PALALA, Bong – A fire that gutted a 36-seater bus on Tuesday, Oct. 3 along the Suakoko Highway was found to have been started by a container filled with fuel stored at the back of the bus.
Passengers reported that the container was being used as a gas tank for the bus.
The fire started on the bus at approximately 9:00 a.m. while the Amos Transport Service bus was in transit from Ganta to Monrovia.
According to passengers who were riding the bus, the bus was overloaded with 56 people including some pregnant women and children. All passengers escaped safely.
Edwin Twah was one of the passengers on the bus. He said he knew that the condition of the bus was not satisfactory but he was in a hurry to get to Monrovia and had no other option for transportation.
Twah said the troubles began when the vehicle approached a curve in the highway near Palala. At this time, there was a loud sound from the bottom of the bus and the passengers seated at the back started complaining of smoke.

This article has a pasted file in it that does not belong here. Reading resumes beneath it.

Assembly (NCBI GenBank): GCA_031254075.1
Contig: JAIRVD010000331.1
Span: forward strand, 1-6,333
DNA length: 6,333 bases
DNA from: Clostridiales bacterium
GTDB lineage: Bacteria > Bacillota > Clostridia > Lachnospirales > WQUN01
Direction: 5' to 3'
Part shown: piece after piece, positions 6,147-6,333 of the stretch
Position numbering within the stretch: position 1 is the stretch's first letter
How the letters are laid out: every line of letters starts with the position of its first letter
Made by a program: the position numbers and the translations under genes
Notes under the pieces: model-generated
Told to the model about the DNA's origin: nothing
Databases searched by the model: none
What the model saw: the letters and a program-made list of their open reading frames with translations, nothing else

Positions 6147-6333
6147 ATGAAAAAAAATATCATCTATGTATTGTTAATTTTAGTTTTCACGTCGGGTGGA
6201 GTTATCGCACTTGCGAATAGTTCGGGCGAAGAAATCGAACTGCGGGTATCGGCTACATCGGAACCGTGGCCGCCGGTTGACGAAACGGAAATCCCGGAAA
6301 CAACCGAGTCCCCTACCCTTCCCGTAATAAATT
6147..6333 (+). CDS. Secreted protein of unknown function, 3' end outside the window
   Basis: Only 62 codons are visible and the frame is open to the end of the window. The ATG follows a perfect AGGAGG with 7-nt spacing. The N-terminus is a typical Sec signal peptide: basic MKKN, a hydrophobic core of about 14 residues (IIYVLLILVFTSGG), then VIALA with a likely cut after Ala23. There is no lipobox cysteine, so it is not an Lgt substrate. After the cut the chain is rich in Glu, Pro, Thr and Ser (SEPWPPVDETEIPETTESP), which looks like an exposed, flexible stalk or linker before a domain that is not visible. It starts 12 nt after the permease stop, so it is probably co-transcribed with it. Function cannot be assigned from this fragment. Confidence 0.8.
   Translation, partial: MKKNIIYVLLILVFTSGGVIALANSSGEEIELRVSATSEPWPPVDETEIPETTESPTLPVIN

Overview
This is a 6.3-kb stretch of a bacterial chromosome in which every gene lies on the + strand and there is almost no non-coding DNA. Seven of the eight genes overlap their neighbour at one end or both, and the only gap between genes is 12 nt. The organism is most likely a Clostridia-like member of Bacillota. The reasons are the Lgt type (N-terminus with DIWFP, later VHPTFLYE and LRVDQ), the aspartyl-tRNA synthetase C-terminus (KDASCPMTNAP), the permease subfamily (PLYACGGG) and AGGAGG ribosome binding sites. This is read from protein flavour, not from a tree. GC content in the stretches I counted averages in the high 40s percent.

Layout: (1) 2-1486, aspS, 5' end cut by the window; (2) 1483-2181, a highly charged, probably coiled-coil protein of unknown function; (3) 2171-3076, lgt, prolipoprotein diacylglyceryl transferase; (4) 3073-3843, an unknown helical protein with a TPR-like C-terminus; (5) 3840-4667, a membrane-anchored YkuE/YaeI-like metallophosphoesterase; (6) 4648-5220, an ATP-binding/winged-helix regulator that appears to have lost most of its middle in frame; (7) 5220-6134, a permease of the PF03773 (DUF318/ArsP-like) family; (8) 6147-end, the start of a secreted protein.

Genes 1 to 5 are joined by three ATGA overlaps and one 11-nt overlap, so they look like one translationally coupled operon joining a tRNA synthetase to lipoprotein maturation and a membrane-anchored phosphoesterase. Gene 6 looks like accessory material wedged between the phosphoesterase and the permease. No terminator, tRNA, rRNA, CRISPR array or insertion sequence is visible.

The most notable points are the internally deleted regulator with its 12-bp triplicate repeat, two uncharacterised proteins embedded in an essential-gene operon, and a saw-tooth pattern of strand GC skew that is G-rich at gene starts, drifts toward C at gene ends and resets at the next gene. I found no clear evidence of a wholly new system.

Even after the passengers asked the driver to stop the bus, Twah said he kept speeding until the smoke intensified.
“It was terrible, but we managed to get out,” Twah said. “The driver, in tears, escaped out of fear, and the conductor too is nowhere to be found with our money.”
Another passenger on the bus, Moses Manbia, called for better regulation of commercial vehicles.
Manbia said he thinks the container must have melted and exploded, resulting in the burning of the vehicle.
“The Transport Ministry needs to work hard in inspecting every transport car,” he said. “Using container as gas tank at the back of a vehicle is risky.”
Both the Ministry of Transport and the Liberia National Police have been known to be complacent in enforcing traffic laws. For example, the Transport Ministry registers vehicles and permits drivers to drive on Liberia’s roads without conducting any inspection of the vehicles.
As a result, vehicles often lack functional headlights, seatbelts, brakes, and airbags.
Liberia has the third highest rate of traffic deaths in the world, with 1,448 deaths estimated to have occurred in 2013 and 33.7 deaths per 100,000 people, according to the World Health Organization.
Featured photo by Rita Jlogbe